Endorsements have been around since humanity started using symbols to represent names or affiliations. It is a mark on an envelope or on a folded and sealed letter that indicates an official mark of propriety. Regardless of the type of endorsement on an envelope, all are meant to represent an official seal or entity of origin.
Technically, any envelope with a stamp on it that gets processed and delivered through the USPS is endorsed. The mark the USPS places across the stamp is an endorsement. It has the date the envelope was received in the post office and the city of origin. When a stamp is not used, the endorsement is the same but also includes the value of the postage. Other USPS endorsements include instructional information stamped directly on the envelope (i.e., Do Not Forward).
Often, organizations will require a sealed endorsed envelope for important documentation to ensure it is coming directly from its place of origin and has not been tampered with (i.e., colleges will request transcripts this way). The endorsement can be in the form of formal letterhead on the outside of the envelope and can also include a stamp on the seal to ensure it is not opened prior to delivery.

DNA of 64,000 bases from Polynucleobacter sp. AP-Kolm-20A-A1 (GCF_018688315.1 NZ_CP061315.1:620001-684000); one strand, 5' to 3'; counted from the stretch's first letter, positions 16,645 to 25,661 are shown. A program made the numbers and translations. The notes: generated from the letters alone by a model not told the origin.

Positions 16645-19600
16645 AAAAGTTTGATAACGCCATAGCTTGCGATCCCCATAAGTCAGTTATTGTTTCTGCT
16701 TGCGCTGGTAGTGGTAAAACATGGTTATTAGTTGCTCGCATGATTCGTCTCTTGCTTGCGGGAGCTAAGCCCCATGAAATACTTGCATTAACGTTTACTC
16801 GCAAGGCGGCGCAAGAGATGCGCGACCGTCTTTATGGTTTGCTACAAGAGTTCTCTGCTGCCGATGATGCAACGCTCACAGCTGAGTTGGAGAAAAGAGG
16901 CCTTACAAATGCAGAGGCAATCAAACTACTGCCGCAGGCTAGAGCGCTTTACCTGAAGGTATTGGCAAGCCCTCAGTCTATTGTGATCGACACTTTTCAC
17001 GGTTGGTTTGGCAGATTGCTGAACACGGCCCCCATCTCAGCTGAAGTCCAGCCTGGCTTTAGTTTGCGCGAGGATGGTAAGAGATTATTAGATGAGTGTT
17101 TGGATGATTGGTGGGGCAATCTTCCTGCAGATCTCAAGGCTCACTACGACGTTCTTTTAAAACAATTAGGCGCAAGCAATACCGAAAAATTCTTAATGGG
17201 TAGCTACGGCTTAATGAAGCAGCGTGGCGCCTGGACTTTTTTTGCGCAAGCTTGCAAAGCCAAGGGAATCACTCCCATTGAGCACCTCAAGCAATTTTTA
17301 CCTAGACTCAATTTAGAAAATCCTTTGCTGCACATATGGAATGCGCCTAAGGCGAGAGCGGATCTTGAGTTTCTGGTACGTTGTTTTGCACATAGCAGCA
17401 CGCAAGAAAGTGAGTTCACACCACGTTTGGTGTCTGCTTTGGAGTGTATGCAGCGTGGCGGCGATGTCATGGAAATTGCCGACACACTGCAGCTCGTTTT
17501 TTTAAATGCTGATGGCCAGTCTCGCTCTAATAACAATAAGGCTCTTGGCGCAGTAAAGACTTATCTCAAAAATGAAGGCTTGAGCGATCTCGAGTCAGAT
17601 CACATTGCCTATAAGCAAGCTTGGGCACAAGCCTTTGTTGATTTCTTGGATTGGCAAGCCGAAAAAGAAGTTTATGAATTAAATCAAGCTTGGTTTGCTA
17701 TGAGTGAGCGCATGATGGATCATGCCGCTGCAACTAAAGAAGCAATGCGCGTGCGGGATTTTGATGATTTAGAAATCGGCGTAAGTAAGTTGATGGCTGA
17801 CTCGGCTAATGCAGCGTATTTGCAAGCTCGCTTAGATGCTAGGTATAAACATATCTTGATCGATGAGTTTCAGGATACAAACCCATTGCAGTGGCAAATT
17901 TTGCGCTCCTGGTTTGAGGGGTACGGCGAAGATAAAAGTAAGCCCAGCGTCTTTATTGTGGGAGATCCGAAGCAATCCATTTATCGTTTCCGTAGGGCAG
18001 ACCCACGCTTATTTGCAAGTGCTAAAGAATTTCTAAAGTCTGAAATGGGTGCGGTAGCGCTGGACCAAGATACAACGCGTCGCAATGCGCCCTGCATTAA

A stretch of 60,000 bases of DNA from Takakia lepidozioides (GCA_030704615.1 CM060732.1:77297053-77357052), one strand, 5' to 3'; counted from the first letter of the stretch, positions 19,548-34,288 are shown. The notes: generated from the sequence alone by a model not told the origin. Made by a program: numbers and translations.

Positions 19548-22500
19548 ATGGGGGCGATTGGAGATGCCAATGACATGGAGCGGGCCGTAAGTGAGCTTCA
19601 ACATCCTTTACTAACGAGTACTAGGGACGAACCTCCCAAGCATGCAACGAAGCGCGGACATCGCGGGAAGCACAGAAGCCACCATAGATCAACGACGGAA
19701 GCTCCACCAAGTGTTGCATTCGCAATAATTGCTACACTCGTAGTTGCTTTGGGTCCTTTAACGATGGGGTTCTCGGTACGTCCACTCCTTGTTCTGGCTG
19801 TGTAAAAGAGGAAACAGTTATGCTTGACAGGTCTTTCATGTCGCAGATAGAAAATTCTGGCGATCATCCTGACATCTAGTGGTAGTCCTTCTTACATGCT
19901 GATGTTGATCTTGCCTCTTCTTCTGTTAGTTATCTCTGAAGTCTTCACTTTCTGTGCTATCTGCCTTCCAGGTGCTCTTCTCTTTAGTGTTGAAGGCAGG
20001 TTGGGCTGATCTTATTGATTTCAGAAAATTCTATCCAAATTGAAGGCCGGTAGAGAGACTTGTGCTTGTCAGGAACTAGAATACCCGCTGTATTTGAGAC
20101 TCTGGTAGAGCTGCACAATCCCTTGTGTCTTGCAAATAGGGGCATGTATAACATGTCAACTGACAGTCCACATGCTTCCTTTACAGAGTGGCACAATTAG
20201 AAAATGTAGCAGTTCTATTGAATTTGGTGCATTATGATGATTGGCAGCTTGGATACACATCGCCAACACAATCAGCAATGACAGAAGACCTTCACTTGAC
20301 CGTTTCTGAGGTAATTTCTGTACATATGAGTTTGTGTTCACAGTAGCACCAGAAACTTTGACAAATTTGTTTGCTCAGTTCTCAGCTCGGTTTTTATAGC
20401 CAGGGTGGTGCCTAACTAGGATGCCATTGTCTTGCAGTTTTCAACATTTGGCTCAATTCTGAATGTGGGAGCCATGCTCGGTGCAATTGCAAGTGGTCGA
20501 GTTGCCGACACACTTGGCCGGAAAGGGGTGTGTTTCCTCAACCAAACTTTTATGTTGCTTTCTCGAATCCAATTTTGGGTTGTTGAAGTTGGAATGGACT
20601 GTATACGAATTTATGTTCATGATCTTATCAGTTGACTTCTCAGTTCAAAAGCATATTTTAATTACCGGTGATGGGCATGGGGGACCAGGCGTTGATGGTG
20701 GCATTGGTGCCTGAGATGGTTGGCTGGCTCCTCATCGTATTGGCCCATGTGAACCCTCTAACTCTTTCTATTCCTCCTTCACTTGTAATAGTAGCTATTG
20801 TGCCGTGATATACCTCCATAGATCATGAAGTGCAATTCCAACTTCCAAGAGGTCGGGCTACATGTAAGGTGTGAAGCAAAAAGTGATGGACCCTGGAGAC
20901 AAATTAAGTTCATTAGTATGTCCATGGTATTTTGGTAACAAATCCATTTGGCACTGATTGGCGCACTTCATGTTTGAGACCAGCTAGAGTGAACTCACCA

Historically, the most recognizable endorsements were wax seals stamped with a signet ring or other personalized seal, a practice still in use today. However, this is used infrequently and more for the sake of tradition rather than any official purpose. Signatures on the outside of an envelope were also considered an endorsement back in a day when such things were not called into question for being fraudulent. Wax seals were most often used by royalty, while signatures were used by other people of importance, such as artists or military personnel.
Well known companies will sometimes allow other organizations to include advertising literature in their endorsed envelopes. Their clients or people on their mailing list are more likely to open a communication from someone they recognize, so other solicitors will pay a fee to be included in an envelope endorsed by a company that already has credibility with its clients. Often these added inserts are included in bills or bank statements.